Third, the world’s religions have developed organized rituals, scriptures, temples, etc. Perhaps the most ritualized of all is the Roman Catholic Church and its Mass; and its celibate clergy. Remember, though, that Hinduism is not strictly a religion, but a way of life. Therefore, the rituals it encompasses are often done at home. Hindus light candles before a home altar, for instance, to symbolize knowledge; light is knowledge and darkness, ignorance. Some Hindus maintain a special prayer room in their homes. (Chinmayananda Mission, PG). There are many rituals, all imbued with love and respect that go far beyond the empty formalities we employ in the West.
Most religions also speak to the idea of a life beyond death in some form. Hindus believe in reincarnation; that the body is merely the outer “gross” form that is thrown off at death while the soul goes on into another body. (Jayaram, PG). This belief is fairly common in most Eastern religions.
Religions have also developed codes of conduct, sometimes, as in the case of Christian fundamentalism, enforced with visions of horrendous punishment for violation of these rules. Hinduism too has a code of conduct but one that seems to be enforced with common sense and love, rather than hellfire and brimstone.
In Hinduism, the concept of “good conduct” determines one’s actions. Good conduct includes such things as being nice to one’s neighbour, not critical; and being loving and kind, not hateful or mean. “Good conduct is right thought, right speech and right action.” (“Good Conduct,” PG).
Finally, these religions have all gained large numbers of adherents, either now or in the past. Hinduism, which apparently lost some followers at one point, has now grown to become the world’s third-largest religion, claiming some 792 million adherents, 13% of the world’s population. (Lucas, PG).
Hinduism is not a religion; it has no founder, no organized set of scriptures, no customary trappings of worship. It is instead a belief system that encourages kindness, good living, and spiritual growth. In its gentleness, it clearly shows Buddhist influence.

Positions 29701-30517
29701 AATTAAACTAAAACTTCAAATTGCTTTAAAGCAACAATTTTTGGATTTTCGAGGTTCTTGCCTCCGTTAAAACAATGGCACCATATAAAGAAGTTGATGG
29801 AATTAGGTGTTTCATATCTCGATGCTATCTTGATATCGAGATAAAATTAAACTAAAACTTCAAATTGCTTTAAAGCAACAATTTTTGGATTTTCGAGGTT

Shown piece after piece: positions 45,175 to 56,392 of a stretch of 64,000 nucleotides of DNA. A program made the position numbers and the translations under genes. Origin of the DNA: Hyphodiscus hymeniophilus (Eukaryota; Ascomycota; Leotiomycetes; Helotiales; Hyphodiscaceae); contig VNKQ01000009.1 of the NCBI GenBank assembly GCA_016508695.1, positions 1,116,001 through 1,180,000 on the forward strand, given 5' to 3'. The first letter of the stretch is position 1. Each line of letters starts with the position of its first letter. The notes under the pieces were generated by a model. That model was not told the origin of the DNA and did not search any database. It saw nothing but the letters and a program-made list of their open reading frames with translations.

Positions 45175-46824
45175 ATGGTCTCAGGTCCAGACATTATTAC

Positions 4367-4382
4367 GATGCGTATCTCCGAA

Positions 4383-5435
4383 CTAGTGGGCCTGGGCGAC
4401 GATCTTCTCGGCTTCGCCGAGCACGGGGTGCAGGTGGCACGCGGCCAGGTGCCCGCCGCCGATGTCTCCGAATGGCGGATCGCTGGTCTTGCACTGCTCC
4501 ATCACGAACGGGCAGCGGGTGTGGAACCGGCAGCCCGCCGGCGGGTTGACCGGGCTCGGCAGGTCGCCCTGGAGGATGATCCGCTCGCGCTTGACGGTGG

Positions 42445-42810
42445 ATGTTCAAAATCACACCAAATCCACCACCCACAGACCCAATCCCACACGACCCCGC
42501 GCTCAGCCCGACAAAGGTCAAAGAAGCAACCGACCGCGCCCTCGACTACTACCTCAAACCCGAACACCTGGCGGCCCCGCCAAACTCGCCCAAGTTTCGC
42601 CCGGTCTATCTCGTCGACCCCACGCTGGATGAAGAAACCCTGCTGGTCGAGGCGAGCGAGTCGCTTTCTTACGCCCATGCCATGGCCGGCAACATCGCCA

Baker, Ian and Thomas Kelly. “Shamans’ Quest.” [Web page]. Hinduism Today [Web site]. November 1997. Accessed: 6 Mar 2003. http://www.hinduismtoday.com/1997/11/1997-11-12.html
Chinmayananda Mission. “Hindu Rituals and Routines—Why Do We Follow Those?” [Web page]. www.mohyals.com [web site]. 2000. Accessed: 6 Mar 2003. http://www.mohyals.com/HinduRituals/#1
“Communing with the Gods.” [Web page]. Himalayan Academy [Web site]. Undated. Accessed: 6 Mar 2003. http://www.himalayanacademy.com/books/mws/mws_ch-19.html
“Good Conduct.” [Web page]. Hinduism Today [Web site]. June 1995. Accessed: 6 Mar 2003. http://www.hinduismtoday.com/1995/6/1995-6-11.html
Jayaram, V. “Hinduism and the Belief in Rebirth.” [Web page]. Hindu Website [Web site]. 2000. Accessed: 6 Mar 2003. http://hinduwebsite.com/reincarnation.htm
Lucas, Susan. “Number of Hindus.” [Web page]. All Sides of the Story [Web site]. 2002. Accessed: 6 Mar 2003. http://www.mrswebdesign.net/teachingreligion/hinduism/numbers.html
Madras, Giridhar. “What is Hinduism?” [Web page]. Hinduism [Web site]. Undated. Accessed: 6 Mar 2003. http://www.geocities.com/RodeoDrive/1415/indexd.html
Ross, Kelley L. “The Caste System and the Stages of Life in Hinduism.” [Web page]. 2001. Accessed: 6 Mar 2003. http://www.friesian.com/caste.htm